The launch of the Scottish Government’s first Innovation Strategy in June set a bold ambition for Scotland to become one of the most innovative small nations in the world over the next decade. 

That vision, which has been reinforced by the Programme for Government 2023/24, is central to everything we do, not just in business and the economy but across areas as diverse as health, education and transport.

To achieve our goal we must understand and maximise the enormous potential of Artificial Intelligence (AI) which is already part of all our lives and spreading fast. It took three-and-a-half years for Netflix to reach a million users and Instagram two-and-a-half months. Consumer AI tool ChatGPT reached that landmark in just five days.

AI is a globally important, but disruptive, technology that many compare with the invention of the steam engine. It is up to us as society, as a country and as a government to use it for good, whether that be designing new drugs or tackling the climate emergency, while controlling the risks.

In Scotland we have a solid base from which to make the right choices.

READ MORE: University of Glasgow launches new Centre for AI and Data Science

Our universities’ AI research and teaching is ranked as world-class and the opening of the University of Glasgow’s Centre for Data Science and AI will further build our reputation. Data released in May placed Edinburgh as the top start-up city in the UK outside London, with 12.3 per cent of companies working in AI, digital security, and financial technology.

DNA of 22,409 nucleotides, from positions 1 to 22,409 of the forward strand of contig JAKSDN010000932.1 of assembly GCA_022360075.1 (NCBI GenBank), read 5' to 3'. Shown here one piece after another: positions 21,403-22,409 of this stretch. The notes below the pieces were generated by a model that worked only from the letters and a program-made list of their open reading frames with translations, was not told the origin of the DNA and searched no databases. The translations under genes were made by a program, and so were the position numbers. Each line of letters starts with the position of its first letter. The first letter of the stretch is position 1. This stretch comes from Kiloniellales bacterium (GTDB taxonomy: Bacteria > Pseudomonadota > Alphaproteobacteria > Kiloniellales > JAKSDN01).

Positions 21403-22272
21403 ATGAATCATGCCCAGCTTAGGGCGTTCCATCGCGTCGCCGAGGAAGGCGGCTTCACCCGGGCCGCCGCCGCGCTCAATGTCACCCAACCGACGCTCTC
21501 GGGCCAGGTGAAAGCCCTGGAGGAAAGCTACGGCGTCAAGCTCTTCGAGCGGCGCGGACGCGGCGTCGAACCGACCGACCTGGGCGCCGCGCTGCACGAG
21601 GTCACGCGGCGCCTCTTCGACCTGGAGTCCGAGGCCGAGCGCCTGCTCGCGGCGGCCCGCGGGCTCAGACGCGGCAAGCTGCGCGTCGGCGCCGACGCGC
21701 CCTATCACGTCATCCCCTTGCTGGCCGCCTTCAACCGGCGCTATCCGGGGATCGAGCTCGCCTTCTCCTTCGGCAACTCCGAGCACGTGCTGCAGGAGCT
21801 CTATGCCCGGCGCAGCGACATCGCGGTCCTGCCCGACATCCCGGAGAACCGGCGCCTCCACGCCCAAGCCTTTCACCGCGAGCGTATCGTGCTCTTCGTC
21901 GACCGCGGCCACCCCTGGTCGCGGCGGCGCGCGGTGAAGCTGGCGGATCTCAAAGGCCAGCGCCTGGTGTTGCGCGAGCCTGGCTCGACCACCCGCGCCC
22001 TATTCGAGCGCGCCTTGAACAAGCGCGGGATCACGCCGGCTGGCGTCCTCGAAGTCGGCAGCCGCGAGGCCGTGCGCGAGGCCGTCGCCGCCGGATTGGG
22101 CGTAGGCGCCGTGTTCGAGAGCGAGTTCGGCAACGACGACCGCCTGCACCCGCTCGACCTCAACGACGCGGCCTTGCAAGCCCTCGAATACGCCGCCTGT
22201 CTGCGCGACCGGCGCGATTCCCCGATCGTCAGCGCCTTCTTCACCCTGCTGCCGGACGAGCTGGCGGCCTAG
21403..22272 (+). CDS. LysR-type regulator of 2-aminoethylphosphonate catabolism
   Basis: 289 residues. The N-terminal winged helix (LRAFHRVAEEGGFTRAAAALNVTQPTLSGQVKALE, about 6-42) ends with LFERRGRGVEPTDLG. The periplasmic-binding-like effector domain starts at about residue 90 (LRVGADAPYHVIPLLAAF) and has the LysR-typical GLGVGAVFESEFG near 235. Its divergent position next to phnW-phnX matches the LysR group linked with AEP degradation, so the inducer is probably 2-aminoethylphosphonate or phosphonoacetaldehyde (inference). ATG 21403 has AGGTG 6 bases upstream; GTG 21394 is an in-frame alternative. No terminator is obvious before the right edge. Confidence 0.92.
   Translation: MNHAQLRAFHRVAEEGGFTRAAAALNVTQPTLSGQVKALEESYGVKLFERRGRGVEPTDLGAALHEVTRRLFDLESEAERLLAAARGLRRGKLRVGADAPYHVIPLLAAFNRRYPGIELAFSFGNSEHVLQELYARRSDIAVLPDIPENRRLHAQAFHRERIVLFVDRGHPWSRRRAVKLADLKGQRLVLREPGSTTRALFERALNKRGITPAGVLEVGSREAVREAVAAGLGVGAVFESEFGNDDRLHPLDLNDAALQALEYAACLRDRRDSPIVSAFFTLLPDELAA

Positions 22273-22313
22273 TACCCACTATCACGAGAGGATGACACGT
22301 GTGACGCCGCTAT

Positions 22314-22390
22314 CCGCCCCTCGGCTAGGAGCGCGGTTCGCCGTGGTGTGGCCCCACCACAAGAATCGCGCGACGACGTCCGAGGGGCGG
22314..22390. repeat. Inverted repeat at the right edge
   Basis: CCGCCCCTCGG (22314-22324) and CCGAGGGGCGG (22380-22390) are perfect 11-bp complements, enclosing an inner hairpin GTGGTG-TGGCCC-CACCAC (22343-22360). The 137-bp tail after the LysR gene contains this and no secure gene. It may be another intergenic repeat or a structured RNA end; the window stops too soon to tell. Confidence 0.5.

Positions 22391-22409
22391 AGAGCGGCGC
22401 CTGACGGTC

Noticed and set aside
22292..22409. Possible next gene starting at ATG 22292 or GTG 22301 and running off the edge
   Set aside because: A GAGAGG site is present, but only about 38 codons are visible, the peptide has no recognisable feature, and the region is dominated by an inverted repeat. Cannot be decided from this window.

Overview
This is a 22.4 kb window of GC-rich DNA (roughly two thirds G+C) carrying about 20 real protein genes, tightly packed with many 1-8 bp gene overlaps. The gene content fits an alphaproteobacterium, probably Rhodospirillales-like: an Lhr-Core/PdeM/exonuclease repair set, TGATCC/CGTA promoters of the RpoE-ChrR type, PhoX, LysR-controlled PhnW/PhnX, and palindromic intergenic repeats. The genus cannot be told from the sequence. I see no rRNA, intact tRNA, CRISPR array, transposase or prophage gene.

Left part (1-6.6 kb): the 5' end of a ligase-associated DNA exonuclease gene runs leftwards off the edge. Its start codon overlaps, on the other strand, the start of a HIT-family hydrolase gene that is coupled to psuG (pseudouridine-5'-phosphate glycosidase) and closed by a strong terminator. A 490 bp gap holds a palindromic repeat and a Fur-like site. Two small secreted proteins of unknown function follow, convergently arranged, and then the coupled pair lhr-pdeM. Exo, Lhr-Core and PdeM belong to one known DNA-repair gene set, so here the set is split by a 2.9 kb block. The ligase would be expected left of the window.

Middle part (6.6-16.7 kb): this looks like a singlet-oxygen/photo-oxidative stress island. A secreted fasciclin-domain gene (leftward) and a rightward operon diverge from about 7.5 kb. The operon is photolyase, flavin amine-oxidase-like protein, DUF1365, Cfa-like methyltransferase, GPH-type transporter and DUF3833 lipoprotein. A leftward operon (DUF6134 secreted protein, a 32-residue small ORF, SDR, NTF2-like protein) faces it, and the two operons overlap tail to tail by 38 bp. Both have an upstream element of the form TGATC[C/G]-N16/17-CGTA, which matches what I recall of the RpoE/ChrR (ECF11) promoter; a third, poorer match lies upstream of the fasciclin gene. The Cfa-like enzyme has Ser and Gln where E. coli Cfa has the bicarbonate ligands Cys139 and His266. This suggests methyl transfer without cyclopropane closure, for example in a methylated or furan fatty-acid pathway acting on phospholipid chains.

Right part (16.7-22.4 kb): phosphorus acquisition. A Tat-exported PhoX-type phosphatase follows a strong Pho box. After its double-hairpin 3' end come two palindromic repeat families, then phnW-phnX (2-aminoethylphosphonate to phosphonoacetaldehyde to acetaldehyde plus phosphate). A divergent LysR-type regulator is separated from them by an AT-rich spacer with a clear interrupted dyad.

In Dundee, IRT is using thermal imaging to help identify heat loss in homes. With funding from the Data Lab, Scotland’s Innovation Centre for Data and AI, and technical support from Robert Gordon University, it has introduced AI driven image cropping to greatly speed up the process.

Health boards including NHS Greater Glasgow and Clyde and NHS Grampian are considering the use of AI to identify signs of lung cancer on patient X-rays and breast cancer from mammogram scans. NHS Forth Valley is running a project to use AI to detect skin cancer in primary care in under 25 minutes by 2025, while NHS Scotland is investing in stroke detection AI.

To increase the pace of development, the Scottish Government is making strategic investments such as £24 million for the Data Lab and more than £19 million in CENSIS, Scotland's Innovation Centre for sensing, imaging and Internet of Things. A further £1.4 million has been invested in the National Robotarium, home to world-leading experts in robotics and AI.

However, we are also fully aware of the threats that AI can pose. Although the UK Government holds most of the regulatory levers, in 2021 we laid out a clear path for Scotland to shape the development and use of AI in a way that is trustworthy, ethical and inclusive.

To deliver that vision, we set up the Scottish AI Alliance, which provides a focus for dialogue and action with industry, innovators and educators to encourage growth and investment. It plays a key role in enabling a meaningful, two-way dialogue with citizens to ensure that we build an AI economy and society that protects their rights and where everyone can benefit from and contribute towards AI.

Navigating AI is going to be a complex journey and one we must get right for the sake of our citizens, our economy and the country as a whole. I believe that Scotland is well placed to do so.

Richard Lochhead

Minister for Small Business, Innovation, Tourism and Trade